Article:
Practice What you Preach at The Plant Chicago: Sustainable Closed Loop Indoor Farming

Last week, HEEA (Harris Environment & Energy Association) hopped on the Magic School Bus and took a field trip to The Plant Chicago. It was a Ms. Frizzle adventure diving into the latest implementation of closed loop sustainable farming right in the middle of what used to be the heart of the nation’s goriest stockyards in the middle of Back of the Yards neighborhood, the center of the meatpacking industry. As we drove in, we were reminded that this legacy lives on with the towering fat rendering facility were thousands of pounds of fat are still processed to be used in soap, make-up, and crayons in name your favorite brands.

The building itself previously packed tons of pork and beef a day. Bubbly Dynamics, the development company, brought in the half a million dollar investment needed to undertake the refurbishment of the building.  They refurbished it to bring it up to code and add pizzazz, but remnants of the building’s previous life remained, such as smoke rooms to cure meat which now served as conference rooms and baños.

Circular Economy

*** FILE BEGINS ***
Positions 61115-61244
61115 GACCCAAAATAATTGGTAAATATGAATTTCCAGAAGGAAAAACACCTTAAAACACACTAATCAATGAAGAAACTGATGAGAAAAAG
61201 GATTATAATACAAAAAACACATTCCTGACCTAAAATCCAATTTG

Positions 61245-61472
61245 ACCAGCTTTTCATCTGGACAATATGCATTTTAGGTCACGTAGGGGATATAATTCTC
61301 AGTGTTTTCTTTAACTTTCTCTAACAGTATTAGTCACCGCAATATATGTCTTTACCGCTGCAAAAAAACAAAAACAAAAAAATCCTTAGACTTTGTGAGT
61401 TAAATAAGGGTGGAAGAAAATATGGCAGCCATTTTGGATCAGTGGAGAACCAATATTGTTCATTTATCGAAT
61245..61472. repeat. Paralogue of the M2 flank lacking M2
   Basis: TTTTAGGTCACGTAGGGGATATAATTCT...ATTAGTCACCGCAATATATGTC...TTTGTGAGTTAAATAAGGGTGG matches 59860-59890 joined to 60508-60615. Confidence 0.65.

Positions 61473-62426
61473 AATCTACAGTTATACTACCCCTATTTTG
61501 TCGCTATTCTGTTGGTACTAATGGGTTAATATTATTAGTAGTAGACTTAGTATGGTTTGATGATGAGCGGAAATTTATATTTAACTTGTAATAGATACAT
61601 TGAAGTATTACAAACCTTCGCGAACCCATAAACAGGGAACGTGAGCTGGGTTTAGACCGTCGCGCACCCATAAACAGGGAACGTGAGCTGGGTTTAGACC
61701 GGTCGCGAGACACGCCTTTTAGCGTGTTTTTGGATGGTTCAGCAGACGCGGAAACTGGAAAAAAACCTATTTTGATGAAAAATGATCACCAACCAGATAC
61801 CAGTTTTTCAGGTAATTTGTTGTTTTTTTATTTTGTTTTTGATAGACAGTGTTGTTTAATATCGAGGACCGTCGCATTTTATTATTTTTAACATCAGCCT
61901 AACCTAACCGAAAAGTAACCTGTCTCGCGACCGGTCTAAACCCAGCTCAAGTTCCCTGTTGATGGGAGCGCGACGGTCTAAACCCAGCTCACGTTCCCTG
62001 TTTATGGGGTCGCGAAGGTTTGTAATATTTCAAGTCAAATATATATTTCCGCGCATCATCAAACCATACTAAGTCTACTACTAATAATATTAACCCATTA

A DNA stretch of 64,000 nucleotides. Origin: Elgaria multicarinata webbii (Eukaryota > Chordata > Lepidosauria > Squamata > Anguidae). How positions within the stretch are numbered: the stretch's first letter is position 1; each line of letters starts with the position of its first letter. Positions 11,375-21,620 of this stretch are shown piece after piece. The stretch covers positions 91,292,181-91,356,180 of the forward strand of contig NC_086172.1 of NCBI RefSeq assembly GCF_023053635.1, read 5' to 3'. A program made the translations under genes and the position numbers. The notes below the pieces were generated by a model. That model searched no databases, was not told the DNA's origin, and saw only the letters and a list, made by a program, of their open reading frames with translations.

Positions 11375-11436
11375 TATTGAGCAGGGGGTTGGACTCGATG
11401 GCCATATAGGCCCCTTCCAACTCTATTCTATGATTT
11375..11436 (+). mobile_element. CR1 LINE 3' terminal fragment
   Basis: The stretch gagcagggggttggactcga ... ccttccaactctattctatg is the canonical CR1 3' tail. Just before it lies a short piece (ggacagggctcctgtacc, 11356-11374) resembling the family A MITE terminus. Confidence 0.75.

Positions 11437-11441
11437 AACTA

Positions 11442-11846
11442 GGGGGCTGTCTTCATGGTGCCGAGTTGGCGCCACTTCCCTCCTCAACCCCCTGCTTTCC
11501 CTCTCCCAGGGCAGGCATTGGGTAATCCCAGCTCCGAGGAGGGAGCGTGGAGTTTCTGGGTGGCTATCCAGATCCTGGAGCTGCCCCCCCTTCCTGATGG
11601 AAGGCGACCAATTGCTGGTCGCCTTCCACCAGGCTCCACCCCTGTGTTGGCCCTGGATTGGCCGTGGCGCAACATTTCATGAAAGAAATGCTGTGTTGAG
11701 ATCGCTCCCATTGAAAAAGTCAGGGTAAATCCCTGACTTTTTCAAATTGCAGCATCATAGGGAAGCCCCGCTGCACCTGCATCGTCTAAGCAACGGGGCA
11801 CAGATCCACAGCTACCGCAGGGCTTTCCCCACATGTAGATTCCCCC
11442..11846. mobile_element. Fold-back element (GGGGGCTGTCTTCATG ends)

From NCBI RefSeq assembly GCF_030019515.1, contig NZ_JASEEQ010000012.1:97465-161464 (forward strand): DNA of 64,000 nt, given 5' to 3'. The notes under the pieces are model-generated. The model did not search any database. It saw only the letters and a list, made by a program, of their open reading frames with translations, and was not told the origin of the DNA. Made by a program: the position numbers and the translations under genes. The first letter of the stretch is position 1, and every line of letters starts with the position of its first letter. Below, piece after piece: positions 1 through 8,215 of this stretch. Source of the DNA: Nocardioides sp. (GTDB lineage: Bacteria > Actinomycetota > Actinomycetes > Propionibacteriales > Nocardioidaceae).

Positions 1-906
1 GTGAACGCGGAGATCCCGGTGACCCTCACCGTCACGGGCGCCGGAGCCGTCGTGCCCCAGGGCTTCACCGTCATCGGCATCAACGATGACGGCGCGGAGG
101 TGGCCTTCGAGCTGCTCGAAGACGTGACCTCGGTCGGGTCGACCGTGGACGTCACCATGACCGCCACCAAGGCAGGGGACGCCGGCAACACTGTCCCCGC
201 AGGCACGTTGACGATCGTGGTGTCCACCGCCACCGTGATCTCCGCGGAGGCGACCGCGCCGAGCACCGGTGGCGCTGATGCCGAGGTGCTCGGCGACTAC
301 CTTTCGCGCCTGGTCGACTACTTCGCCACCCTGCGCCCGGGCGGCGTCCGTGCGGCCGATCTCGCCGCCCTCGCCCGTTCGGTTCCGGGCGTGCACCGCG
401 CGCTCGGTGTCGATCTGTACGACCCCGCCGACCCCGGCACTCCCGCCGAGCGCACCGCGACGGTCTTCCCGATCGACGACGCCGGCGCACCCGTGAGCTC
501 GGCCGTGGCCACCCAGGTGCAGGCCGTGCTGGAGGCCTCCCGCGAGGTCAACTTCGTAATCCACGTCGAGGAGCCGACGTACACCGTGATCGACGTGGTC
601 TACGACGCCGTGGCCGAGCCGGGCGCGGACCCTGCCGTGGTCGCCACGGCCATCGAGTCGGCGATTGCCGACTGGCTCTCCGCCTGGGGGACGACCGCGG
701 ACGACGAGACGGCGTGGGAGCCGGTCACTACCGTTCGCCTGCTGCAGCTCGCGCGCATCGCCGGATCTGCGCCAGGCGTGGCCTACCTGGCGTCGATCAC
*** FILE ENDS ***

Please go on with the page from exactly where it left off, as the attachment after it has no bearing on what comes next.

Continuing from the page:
Bubbly Dynamics had the extraordinary vision to bring in different businesses that could mutually benefit one another to create a circular economy. Each has a sustainable aspect to it and as a whole they support one another. My favorite company was Just Ice which makes, you guessed it, ice. Meant for the cocktail bars across Chicago, the blocks of ice they produce are a thing of beauty. Especially if you’re interested in the enigmatic process of how to create clear ice. Shipping out ice was a callback to the olden days when shipping it down river from up north was the only way to get it. The other businesses revolve around food and included a bakery, ice cream maker, and coffee roaster. The development company did an excellent job of strategically bringing in businesses who could support one another instead of haphazardly bringing in whomever could pay rent. This is the Circular Economy in action.

Closed Loop Indoor Farming

Closed Loop –